In 2007, humanity passed a historic milestone. For the first time ever, more people lived in urban environments – namely, cities – than in rural areas. Since then, the trend has only continued, as the global urban population has grown year over year, to 54 percent of all people today. Cities like Dhaka everywhere, are not sustainable. The average city-dweller consumes many more resources, and emits far more greenhouse gas, than their rural compatriots, anywhere in the world. If more people move into unsustainable cities, resource consumption will increase, meaning urbanization could lead to near certain disaster, not just with global climate, but also with regards to air pollution and water.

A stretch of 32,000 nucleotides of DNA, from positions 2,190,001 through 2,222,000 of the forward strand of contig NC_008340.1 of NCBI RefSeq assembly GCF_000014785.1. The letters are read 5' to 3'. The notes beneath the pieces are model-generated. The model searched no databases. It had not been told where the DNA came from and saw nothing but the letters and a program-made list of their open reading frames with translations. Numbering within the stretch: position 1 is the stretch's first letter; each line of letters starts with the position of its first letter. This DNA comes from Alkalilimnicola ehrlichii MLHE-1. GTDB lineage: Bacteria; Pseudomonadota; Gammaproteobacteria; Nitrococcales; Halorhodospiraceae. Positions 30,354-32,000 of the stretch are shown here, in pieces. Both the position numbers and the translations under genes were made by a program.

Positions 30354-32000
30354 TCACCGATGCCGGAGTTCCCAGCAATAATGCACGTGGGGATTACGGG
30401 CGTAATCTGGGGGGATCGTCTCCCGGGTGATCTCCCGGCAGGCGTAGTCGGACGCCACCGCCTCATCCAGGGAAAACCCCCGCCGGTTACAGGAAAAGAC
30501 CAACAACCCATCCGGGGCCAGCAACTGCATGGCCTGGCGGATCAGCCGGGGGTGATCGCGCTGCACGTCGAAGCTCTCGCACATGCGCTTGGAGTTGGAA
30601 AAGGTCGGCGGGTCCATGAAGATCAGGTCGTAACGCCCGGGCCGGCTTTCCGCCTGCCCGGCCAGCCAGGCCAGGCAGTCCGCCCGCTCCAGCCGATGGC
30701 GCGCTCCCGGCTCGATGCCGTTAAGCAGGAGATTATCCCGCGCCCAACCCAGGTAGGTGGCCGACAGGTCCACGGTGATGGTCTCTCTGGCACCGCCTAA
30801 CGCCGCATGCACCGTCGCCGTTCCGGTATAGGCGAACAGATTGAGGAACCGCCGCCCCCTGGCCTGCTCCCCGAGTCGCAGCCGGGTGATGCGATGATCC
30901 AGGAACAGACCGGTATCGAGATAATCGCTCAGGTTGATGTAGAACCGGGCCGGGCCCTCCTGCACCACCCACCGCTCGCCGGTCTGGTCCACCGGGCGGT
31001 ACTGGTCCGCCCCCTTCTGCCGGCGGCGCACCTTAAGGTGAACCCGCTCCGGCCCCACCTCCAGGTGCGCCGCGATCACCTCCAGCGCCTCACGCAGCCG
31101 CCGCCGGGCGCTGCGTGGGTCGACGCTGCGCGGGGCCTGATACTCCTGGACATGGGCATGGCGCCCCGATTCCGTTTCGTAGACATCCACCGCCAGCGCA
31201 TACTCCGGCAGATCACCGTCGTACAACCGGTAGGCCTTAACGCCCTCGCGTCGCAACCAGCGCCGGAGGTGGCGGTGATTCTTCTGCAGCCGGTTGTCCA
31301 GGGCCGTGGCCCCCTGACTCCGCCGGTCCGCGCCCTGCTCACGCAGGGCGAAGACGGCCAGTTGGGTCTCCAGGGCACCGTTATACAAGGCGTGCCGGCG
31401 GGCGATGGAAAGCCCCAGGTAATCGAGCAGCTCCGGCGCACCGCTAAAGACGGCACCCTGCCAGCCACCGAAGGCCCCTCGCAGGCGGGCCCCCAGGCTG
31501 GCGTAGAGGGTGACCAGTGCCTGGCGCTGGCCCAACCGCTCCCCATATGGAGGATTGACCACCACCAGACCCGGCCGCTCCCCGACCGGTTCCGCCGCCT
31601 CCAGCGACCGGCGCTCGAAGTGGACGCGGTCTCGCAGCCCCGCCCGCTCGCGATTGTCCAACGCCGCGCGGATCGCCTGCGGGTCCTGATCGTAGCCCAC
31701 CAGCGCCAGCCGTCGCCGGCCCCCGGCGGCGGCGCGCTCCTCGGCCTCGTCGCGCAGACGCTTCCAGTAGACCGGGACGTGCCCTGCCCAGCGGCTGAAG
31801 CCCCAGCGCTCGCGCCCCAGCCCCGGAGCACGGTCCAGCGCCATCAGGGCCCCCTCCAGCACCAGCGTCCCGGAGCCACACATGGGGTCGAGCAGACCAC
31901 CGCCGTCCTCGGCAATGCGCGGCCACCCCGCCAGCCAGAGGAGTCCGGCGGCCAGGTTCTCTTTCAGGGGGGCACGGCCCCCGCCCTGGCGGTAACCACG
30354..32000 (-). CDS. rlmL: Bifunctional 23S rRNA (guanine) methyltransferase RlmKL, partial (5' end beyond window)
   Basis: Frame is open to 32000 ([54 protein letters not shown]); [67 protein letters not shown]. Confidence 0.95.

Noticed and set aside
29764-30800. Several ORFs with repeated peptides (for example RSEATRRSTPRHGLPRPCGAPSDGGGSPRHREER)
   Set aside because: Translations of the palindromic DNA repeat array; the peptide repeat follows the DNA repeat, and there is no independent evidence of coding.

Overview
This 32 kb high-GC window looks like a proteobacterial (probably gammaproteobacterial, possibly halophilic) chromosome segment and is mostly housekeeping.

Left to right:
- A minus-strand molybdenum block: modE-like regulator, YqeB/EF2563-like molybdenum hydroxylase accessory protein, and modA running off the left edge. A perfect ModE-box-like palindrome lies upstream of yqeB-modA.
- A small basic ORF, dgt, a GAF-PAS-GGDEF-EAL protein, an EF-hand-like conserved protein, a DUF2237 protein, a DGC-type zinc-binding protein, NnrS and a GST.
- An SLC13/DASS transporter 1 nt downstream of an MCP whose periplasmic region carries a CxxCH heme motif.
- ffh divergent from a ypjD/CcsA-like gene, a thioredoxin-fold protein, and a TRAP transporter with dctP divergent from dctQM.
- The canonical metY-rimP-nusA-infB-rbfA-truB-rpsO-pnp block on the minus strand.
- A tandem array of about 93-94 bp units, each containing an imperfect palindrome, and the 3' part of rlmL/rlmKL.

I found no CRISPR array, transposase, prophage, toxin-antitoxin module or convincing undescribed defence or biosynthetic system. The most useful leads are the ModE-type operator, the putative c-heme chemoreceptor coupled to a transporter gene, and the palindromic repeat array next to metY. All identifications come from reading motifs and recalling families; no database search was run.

Global consumption of fish has doubled since 1973 according to WorldFish Centre, and the developing world has been responsible for nearly all of this growth. Countries with rapid population growth, rapid income growth, and urbanization tend to have the greatest increases in consumption of animal products, including fish products, and the developing world has experienced all three trends with Bangladesh not falling behind.

Accrding to a baseline study, the people in Bangladesh are wasting about 5.5 per cent of the total procured food, a study says. Of the total wastage, 3 per cent  is being made during procurement and preparation stage, 1.4 per cent  during serving, and another 1.1 per cent  from the plates. As Bangladesh is one of the most densely and highly populated countries in the world, there will be a problem of food scarcity if the problem of wastage is not addressed.

Bangladesh is gradually succeeding in forest conservation through continuous changes in related policies, laws and regulations. The country needs to put more focus in maintaining forests as this will help to address the greenhouse effect.